In his studio near the Ajanta caves, portraits are not Pisurwo’s only occupation. Next to this mystical site, Pisurwo seems to be visited by all sorts of images, or even, of spirits. Yakshinis and yakshas, kings and queens and mythological figures invade his canvases in a dreamlike state that echoes cubist aesthetics and M.F.Hussein work. An immense cosmogony unravels before us as we witness the spirits suffer, rejoice, engage in dialogue or in sexual acts; we see them merge and overcome duality. As an obsessively repeated facial pattern, they saturate the page or the canvas, leaving nothing except their presence for us to see. From the smallest drawing to the largest canvas, this horror vacui could come from his relation and incessant observation of the Ajanta cave paintings themselves, evolved and transformed through Pisurwo’s sensibility. This overflowing of signs, lines, marks and gestures is profoundly characteristic of his work. Plates, family photos, house walls, insignificant objects, leafs, stones and even a dead cockroach, nothing is spared, everything is a suitable support for his magmatic creativity: an all-over that could cover hills, mountains, us all and the entire world.
A personal quest for meaning that, by engulfing everything around him, engages us in a journey beyond reality itself.
Painting as breathing,
drawing as living,
art as a way of being.
– Niccolò Moscatelli
One Wednesday afternoon in 2003, as I walked to the Goethe Insitut at Max Muller Bhavan, Kala Rhoda, Bombay, on the pavement art gallery a young man was drawing with fat black ink stokes cubist renditions. Those portraits were immediately pleasing and curiosity made me strike a conversation with Pisurwo Jitendra Suralkar. I was 20 and had started a gallery in the apartment of a relative which metamorphosed into Gallery Art & Soul; it still exists in a larger space and concentrates on the decorative art scene. But somehow among the many exhibition happenings I curated in her space, Pisurwo’s drawing would form part of the exhibitions. Soon I left for France, we lost in touch until we reconnected through Facebook in 2015.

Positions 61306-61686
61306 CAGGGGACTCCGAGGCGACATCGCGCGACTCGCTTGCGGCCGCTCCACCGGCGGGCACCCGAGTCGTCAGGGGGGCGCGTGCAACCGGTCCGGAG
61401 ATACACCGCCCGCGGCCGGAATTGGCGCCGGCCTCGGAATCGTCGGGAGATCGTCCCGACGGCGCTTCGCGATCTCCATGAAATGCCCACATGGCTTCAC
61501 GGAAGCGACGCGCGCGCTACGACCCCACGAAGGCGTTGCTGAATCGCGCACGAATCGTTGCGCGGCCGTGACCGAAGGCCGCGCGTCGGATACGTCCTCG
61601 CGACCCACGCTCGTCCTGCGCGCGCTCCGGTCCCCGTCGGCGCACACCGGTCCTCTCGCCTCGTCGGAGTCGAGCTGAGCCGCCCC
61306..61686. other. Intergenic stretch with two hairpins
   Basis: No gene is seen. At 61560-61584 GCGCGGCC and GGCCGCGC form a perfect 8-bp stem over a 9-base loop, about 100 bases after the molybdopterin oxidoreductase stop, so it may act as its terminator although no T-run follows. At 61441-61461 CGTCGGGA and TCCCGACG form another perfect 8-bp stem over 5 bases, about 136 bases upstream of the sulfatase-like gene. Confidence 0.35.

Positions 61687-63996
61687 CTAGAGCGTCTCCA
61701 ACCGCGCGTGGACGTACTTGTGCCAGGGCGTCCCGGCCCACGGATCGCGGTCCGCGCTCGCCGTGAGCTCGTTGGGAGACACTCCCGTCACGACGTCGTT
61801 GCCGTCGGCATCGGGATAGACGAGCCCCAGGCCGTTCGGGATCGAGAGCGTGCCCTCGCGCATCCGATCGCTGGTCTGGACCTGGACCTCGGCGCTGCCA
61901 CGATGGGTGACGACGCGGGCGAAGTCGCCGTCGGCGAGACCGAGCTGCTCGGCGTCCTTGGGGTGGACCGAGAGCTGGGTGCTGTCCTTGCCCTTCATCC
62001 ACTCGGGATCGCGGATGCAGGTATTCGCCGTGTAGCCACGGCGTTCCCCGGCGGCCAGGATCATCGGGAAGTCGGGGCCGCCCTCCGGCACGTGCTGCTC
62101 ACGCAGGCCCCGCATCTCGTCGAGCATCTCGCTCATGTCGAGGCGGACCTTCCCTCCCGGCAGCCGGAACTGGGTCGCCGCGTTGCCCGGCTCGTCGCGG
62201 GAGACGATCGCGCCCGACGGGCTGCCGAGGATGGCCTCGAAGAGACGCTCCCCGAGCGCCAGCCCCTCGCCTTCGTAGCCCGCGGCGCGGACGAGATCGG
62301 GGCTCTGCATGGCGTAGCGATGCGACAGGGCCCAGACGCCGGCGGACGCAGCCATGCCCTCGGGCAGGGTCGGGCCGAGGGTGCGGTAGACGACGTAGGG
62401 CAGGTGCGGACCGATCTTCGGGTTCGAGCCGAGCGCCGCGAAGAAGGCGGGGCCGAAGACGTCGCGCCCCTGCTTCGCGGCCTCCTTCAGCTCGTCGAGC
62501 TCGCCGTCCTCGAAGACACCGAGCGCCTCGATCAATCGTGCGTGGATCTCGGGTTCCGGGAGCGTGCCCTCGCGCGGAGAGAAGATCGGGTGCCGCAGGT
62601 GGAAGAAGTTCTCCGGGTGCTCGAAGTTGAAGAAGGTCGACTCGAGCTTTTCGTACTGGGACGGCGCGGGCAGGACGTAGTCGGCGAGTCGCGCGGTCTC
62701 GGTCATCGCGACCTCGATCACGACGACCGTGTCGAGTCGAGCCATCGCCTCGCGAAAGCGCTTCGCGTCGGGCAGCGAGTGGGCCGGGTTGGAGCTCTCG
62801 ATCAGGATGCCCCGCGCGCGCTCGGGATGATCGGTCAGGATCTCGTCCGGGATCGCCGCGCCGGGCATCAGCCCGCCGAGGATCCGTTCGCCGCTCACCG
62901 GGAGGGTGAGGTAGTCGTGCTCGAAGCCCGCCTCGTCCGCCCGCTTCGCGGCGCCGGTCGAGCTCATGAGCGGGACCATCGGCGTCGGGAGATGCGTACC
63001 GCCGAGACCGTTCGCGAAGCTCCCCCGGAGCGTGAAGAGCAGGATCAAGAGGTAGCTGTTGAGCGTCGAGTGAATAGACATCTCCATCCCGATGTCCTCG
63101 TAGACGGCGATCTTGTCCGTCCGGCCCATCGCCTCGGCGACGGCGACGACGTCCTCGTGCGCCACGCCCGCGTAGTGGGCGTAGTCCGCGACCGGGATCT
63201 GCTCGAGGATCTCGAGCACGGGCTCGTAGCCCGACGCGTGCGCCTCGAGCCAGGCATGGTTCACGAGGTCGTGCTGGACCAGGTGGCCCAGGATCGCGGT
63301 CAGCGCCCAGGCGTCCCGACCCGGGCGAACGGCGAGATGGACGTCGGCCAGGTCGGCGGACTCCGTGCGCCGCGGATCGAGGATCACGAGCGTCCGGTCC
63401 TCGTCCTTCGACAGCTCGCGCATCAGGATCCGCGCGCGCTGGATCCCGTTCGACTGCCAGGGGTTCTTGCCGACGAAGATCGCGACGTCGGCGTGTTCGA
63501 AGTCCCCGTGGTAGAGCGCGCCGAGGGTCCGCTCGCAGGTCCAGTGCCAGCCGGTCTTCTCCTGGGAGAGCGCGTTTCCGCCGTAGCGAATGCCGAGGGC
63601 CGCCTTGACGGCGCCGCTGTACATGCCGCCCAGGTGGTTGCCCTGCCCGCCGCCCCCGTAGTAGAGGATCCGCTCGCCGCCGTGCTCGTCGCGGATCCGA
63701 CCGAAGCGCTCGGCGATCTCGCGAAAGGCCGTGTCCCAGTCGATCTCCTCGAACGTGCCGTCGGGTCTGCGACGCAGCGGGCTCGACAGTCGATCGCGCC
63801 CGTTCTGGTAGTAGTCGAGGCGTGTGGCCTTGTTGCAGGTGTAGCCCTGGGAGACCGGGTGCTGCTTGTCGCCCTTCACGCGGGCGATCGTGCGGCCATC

He is a loner, born into a family of cultivators on a hill above the caves of Ajanta, Buddhist Caves that date from 2nd Century BCE he studied in a local art school that was run by the surrealist painter Gulzar Gawali. He lives in a distant suburb of Shahad, in the Thane district, and since 2015 has been Clark House’s warhorse, for Pisurwo is the embodiment of our energy and the quest for collective emancipation. Pisurwo does not shy away from his ambition to break through dungeon of misrepresentation and inaccessibility. His performance is relative and real and ongoing. Pisurwo (1977) is a performance, or as the art critic Abhijeet Tamhane would say a retrospective in life.
Pisurwo stands for the initials of his parent’s names, MF Hussain and Picasso. Pisurwo will make you accept and understand that he is the living incarnation of Picasso and Hussain, its rightful inheritor and for good reasons. I haven’t met an artist who has had an independent view on life, more vehemently defended if questioned than Pisurwo. He had been one of the founders of the Street Art Gallery at Kala Ghoda initiated by an artist Shenoy and the municipal commissioner to help poor artists who could not afford the rent of the Jehangir Art Gallery. A motley group of men and women would then organise shows on the street on metal hangars largely producing art for tourists and passerby aficionados. But Pisurwo soon rebelled at the easily peddled aesthetic that was introduced as a clause to membership.
– Sumesh Sharma, Paris 2017